Registers are the devices which are meant to store the data. As known, each flip-flop can store a single-bit of information. This means that by cascading n flip-flops, one can store n bits of information. Such an arrangement is called an n-bit register. For example by cascading three D flip-flops as shown in Figure 1, one can store three bits of information (B3, B2 and B1), thus forming a 3-bit buffer register.
The data stored in the registers can be moved stage-wise within the registers and/or in/out of the register by applying clock pulses. Such a register is called shift register. There are various kinds of shift registers depending on the mode of data-shift viz., serial-in serial-out register, serial-in parallel-out register, parallel-in serial-out register, parallel-in parallel-out register. Further depending on the direction of data movement they can be either left-shift and/or right-shift in nature, as shown by Figure 2.
Counters are the digital circuits which are used to count the number of events. These are nothing but a series of flip-flops (JK or D or T) arranged in a definite manner. A single flip-flop has two states 0 and 1, which means that it can count upto two. Thus one flip-flop forms a 2-bit (or Modulo 2, MOD 2) counter. Similarly to count till 8, one needs to connect 3 (= 23) flip-flops in series as shown in Figure 3. These counters can either be synchronous/asynchronous and/or positive/negative edge-triggered depending on the connections provided at their clock inputs. Moreover by slightly modifying the connections between the flip-flops, various other kinds of counters can be designed viz., up-counter, down-counter, up/down counter, ring counter, johnson counter, etc.
Event detectors are the circuits which aid in determining the occurrence of a particular event. These devices are required to change their state when an event occurs and should further be held in the same state till that event gets cleared. Flip-flops are well-known to preserve their state until the appearance of a suitable condition at their inputs, which means they can act as event detectors. For example one can use a D flip-flop to detect the event of switching ‘on’ of the light, as shown in Figure 4a. The working of such a circuit is explained in terms of wave forms shown by Figure 4b.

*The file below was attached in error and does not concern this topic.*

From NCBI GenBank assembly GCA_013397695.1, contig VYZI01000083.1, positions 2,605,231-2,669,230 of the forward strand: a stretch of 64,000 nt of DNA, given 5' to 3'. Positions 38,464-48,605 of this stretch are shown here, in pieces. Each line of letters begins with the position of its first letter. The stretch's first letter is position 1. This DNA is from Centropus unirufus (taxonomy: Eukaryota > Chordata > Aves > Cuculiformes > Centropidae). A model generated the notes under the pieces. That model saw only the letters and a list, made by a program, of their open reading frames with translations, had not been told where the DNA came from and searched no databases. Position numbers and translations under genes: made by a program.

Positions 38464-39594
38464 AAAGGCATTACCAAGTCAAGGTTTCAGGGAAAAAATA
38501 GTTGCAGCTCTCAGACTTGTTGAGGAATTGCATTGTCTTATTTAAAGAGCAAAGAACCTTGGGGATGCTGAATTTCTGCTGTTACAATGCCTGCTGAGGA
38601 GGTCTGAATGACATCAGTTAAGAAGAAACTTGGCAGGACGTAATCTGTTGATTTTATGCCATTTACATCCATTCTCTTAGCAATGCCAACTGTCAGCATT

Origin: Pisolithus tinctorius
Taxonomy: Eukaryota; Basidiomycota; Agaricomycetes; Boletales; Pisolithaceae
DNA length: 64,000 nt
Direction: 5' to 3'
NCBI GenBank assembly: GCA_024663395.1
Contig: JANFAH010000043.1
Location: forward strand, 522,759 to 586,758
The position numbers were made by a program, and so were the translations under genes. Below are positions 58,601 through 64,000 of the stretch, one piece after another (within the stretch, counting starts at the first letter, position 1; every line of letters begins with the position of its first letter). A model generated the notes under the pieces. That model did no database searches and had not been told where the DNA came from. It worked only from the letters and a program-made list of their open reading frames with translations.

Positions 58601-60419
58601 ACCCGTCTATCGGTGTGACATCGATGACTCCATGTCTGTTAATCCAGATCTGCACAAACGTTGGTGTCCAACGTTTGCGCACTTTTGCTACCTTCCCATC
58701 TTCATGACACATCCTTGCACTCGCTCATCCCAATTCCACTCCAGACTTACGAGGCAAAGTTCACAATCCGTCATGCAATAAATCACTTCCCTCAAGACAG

All the outputs of a particular combinational circuit are expected to change their states at the same instant. However sometimes due to the varying gate delays, the outputs of the combinational circuit might change their states at different instants of time (green lines in Figure 5a). This would further cause unexpected behavior resulting in wrong outputs. This can be avoided by using synchronous D flip-flops at the outputs acting as data synchronizers (Figure 5b).
In this case, the outputs will be latched by the flip-flops until the clock signal appears. Thus the outputs can change their states only when the positive edge of the clock triggers the flip-flops which in turn causes the state-change in all the outputs at that particular instant of time.
Consider a positive edge triggered JK flip-flop whose inputs are tied-together and driven high, as shown in Figure 6. In this state, the output of JK flip-flop will toggle for each positive-edge of the clock signal (red lines in the figure). From the waveform it is evident that if the input clock period is Tin, then the time period of output waveform Tout is twice of it. Thus one gets fout = fin/2 which implies that input frequency is divided by 2. In other words, after passing through a single flip-flop, the input frequency will be halved. On the same grounds one can conclude that after passing through the n flip-flops, the input frequency will be divided by 2n which results in fout = fin/2n.
Apart from these applications, a few flip-flops have definite uses like
- D flip-flop can be used to create delay-lines which are used in digital signal processing systems. This application arises readily due to the fact that the output at the synchronous D flip-flop is nothing but the input delayed by one-clock cycle. Thus by cascading n such flip-flops, output can be delayed by n clock cycles which in turn produces the required amount of delay.
- Generally the mechanical switches used to enter the values into the digital system are prone to bouncing problem where the switch-contacts vibrate while closing/opening the switch. This leads to the variation in the output voltage causing the logical inputs to alternate between 0 and 1. This results in unexpected system behavior which can be avoided by connecting a RS flip-flop between the switch and the digital circuit to act as a switch debouncer.